The great thing about having repeat businesses at the market is the opportunity for improvement. Iterative learning is all about doing an activity or project more than once, so that students can reflect, make a change, and observe the results. Lila and Leon added a service to their business -- body painting! Dovid-Meir and Rena added more good outcomes to their game. Even Yakira, whose business was new, decided to raise her prices midway through the market in response to her product's popularity! I also made an adjustment to my ticket-selling business by adding experiences that were recommended by my consumers (the students). They said they wanted to be able to purchase time on our class computer as well as time on the brand new HUGE computer in the computer lab. I added those tickets and made sure to explain to the class that smart business-owners listen to what the consumers are asking for.
Iterative learning doesn't just happen. Students need some support and prompting to help them make the most of the process. One important step in this process is reflection. After each market, the students sit down to reflect about their experience and to develop ideas for the next market while it's still fresh in their minds.
I'm always so delighted at how collaborative the mini-economy and markets become. This student recommended that I sell classes that the students can pay for. This idea completely blew my mind! In 4 years of teaching economics this thought had never occurred to me! When given the opportunity, children have the capacity to teach us so much.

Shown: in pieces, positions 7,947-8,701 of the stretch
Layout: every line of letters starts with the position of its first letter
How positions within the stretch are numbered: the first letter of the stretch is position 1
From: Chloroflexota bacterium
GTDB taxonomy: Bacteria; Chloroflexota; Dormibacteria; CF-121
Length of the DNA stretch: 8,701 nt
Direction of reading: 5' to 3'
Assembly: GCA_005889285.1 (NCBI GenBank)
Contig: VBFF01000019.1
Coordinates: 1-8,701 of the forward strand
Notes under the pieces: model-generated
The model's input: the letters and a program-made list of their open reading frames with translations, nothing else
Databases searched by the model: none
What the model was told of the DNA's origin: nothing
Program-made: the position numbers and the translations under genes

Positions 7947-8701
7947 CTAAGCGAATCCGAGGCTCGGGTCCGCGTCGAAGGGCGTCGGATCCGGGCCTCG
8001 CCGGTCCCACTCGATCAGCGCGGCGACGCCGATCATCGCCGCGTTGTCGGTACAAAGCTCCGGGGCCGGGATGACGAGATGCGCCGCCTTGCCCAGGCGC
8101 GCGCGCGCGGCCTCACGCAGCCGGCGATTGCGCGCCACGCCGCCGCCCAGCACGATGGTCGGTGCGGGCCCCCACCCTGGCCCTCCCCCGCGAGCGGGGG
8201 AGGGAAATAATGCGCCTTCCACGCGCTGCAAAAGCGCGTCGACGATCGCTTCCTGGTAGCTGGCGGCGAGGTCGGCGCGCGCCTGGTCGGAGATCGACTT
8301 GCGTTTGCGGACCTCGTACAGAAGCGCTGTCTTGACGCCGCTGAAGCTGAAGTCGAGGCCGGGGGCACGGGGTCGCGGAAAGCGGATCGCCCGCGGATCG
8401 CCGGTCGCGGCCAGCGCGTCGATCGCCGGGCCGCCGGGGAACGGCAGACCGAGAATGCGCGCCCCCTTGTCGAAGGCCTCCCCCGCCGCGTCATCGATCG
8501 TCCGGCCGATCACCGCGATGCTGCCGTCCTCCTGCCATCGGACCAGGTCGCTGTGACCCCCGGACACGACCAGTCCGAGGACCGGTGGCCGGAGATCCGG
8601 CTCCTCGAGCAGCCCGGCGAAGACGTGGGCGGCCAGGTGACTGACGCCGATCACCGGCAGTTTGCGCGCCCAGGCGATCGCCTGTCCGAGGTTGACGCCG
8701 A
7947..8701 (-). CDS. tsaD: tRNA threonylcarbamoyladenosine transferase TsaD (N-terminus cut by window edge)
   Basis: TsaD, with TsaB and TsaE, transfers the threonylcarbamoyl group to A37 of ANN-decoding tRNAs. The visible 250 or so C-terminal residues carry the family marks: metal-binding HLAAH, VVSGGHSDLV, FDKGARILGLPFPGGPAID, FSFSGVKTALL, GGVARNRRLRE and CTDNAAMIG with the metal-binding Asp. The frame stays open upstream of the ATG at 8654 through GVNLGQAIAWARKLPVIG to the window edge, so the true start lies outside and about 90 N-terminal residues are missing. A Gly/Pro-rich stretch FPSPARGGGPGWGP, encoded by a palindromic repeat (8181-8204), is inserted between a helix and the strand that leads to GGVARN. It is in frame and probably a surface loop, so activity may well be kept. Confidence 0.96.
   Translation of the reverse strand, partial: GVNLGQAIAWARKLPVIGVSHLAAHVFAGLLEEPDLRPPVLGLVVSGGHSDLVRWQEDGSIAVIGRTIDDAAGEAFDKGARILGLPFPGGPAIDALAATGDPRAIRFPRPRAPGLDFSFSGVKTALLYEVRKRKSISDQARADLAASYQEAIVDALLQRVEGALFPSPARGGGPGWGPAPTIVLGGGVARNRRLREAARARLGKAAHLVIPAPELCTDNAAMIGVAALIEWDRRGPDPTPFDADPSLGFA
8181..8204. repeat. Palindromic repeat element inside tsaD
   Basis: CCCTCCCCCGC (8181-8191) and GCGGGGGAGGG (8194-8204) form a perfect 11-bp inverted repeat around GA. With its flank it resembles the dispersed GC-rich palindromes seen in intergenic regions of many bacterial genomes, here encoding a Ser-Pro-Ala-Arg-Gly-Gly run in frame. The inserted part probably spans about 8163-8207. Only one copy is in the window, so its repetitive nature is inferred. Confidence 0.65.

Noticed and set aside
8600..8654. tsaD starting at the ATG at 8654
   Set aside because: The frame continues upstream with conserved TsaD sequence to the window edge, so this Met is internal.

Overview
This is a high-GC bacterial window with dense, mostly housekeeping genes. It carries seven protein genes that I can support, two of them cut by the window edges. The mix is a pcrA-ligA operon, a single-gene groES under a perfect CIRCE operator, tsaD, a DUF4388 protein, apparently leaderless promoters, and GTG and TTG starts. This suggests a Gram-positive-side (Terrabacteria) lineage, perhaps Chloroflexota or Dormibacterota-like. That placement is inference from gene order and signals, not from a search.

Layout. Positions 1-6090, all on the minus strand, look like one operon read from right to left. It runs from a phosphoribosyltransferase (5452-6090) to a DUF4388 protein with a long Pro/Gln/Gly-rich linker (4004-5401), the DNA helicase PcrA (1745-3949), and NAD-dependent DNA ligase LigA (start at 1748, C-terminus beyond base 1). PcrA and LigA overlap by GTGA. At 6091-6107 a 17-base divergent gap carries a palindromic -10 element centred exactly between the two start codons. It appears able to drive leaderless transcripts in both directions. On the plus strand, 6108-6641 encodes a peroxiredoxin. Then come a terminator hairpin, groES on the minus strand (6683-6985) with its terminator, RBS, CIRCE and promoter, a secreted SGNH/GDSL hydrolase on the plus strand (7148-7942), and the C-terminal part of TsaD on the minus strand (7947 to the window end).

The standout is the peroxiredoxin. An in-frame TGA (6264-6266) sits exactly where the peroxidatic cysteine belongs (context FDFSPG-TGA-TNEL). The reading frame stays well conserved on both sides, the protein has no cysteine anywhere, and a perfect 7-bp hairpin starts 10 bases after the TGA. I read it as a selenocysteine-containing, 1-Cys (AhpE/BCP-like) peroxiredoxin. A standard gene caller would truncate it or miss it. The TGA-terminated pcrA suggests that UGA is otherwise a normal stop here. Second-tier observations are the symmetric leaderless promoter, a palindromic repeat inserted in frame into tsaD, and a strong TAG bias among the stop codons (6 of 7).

I'll leave you with what the students said they enjoy about the market experience:
Our next market will take place Friday, March 29th. Keep your eye on the blog!
Did you know every month our class holds a classroom market? It's true! And what's more, it is the students who run the show!
Market day is where our growing knowledge of economics comes to life! The students have prepared for this day by creating our class currency, earning their weekly salaries, creating business proposals to sell goods or services, and advertising for their businesses using posters, invitations, and word-of-mouth. Market day usually takes place at the end of every month; however February's market will be tomorrow due to some scheduling conflicts. More details about the creation of our mini-economy can be found here.